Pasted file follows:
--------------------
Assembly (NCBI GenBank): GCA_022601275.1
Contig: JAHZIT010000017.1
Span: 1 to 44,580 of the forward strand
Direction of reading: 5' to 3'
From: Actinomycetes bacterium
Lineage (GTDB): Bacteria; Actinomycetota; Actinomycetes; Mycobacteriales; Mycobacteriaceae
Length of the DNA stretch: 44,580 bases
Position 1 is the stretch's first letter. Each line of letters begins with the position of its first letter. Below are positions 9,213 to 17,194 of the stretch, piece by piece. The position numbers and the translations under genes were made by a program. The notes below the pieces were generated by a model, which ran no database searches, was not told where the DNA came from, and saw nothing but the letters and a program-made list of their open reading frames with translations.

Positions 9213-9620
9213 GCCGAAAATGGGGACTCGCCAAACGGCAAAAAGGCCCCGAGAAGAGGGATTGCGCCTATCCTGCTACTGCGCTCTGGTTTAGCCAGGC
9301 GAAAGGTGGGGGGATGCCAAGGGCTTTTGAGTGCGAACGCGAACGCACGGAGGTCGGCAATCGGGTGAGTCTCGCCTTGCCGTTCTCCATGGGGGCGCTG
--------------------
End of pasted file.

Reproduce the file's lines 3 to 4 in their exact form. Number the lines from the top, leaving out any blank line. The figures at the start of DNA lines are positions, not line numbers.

Span: 1 to 44,580 of the forward strand
Direction of reading: 5' to 3'